As seen in the above picture, I have installed two LEDs in the dash that indicate when the ECU switches the TVIS (Toyota Variable Induction System) and VSV (Vacuum Switching Valve).  The red LED turns on when the ECU provides ground to the TVIS pin on the ECU.  This indicates that the ECU has opened the TVIS ports.  This is a useful feature as the ECU will open the TVIS ports under any throttle position other than idle (closed throttle) if it detects bad gas or excessive engine knock.  During normal operation, the TVIS ports *seem* to be opened depending on RPM and the signal from the air flow meter (AFM).  I see the ECU opening the TVIS ports as early as 2500RPM if the throttle is opened far enough.  It will keep the TVIS ports opens under any throttle position or AFM signal if the RPMs are above ~4500RPM.  I’ve found that I can up the boost/play with water injection/different injector sizes etc. and keep an eye on how the TVIS LED responds and hence find if the ECU goes into bad gas mode (ie too much knock).
The VSV LED is connected to the VSV pin on the ECU.  Connected in this manner (probably not the best way), the VSV LED will stay on until positive boost is reached, and if the ECU deems it is OK to run full boost.  If the intake air temperature drops below about 40 degrees, the ECU will not allow full boost, and hence the LED will stay on all the time, regardless of boost pressure.  The ECU will also not allow full boost (LED on all the time) if it goes into bad gas mode.  So under normal conditions the VSV light should be out under wide open throttle (WOT).


When connecting the TVIS LED, it is best to connect one end of the diode to +12V, and the other to the TVIS pin on the ECU.  Connected in this manner, the LED will light when the TVIS ports are closed.  It will turn off when they are opened.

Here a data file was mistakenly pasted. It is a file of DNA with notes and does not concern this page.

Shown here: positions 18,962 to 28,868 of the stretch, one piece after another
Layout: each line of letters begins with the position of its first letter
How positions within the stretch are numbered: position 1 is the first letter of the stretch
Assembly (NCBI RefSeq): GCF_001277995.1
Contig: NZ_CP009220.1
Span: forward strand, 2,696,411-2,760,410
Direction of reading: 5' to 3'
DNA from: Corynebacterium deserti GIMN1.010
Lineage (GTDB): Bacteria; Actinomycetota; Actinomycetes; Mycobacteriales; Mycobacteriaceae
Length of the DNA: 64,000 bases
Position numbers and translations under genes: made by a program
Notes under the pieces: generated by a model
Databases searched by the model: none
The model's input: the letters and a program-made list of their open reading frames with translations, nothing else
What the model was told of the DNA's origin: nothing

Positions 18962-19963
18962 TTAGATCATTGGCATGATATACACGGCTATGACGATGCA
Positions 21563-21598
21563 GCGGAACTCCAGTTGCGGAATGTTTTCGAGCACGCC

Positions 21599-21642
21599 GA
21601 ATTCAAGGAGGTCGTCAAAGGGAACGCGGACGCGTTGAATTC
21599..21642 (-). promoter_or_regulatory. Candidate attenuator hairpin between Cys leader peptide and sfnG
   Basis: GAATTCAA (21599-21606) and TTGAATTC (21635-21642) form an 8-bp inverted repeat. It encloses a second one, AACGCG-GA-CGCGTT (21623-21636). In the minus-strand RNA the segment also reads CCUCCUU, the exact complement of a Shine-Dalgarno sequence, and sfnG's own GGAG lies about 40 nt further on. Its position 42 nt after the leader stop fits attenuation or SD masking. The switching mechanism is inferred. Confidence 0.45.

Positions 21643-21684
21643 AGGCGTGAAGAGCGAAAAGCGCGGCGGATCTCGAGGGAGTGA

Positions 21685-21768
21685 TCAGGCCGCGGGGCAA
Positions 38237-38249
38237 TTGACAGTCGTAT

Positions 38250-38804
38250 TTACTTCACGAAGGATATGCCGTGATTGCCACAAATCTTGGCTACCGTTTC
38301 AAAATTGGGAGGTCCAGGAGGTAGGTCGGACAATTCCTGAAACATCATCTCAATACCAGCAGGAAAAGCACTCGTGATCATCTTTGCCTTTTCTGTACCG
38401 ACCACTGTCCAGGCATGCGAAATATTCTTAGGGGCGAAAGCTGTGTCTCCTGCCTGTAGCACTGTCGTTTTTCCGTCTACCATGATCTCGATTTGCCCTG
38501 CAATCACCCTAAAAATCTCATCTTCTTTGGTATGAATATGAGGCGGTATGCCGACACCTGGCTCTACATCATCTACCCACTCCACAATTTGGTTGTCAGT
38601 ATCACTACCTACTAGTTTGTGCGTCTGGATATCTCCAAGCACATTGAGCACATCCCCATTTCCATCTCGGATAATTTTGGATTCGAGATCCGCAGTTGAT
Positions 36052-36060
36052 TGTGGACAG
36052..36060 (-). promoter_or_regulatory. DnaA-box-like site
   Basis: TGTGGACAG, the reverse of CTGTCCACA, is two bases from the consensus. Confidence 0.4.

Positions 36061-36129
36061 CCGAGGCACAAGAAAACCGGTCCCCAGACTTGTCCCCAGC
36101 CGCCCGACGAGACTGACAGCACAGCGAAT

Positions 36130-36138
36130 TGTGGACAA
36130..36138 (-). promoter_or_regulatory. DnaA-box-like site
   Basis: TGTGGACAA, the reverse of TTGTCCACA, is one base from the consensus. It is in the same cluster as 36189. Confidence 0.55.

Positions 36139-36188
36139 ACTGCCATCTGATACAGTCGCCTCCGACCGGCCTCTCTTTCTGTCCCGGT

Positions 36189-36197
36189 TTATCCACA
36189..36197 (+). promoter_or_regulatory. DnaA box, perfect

I’ve found that there seem to be degrees of knock.  In some cases while upping the boost pressure, I’ve seen the ECU go into bad gas mode (TVIS LED off under any throttle position other than closed), and then after about 10 minutes of driving go back to normal mode.  In other cases, I’ve seen the ECU go into bad gas mode and stay in the mode until the engine is restarted, and driven.  The ECU will also enter this mode after an ECU reset.  If the ECU is reset (remove the EFI fuse for ~20 seconds), the car must be driven for about 10 minutes before the ECU switches to normal operating mode.  For more information check out the TOYOTA DOCUMENTS page.

This documentation in no way replaces the Toyota MR2 Repair Manuals. The purpose of this content is only to provide supplementary information to fellow MR2 enthusiasts. Midship Runabout and its contributing authors will not be held responsible for any injury or damages that may occur as the result of practicing any of the methods or procedures described within this website. Article and photo submissions are property of the contributing author.

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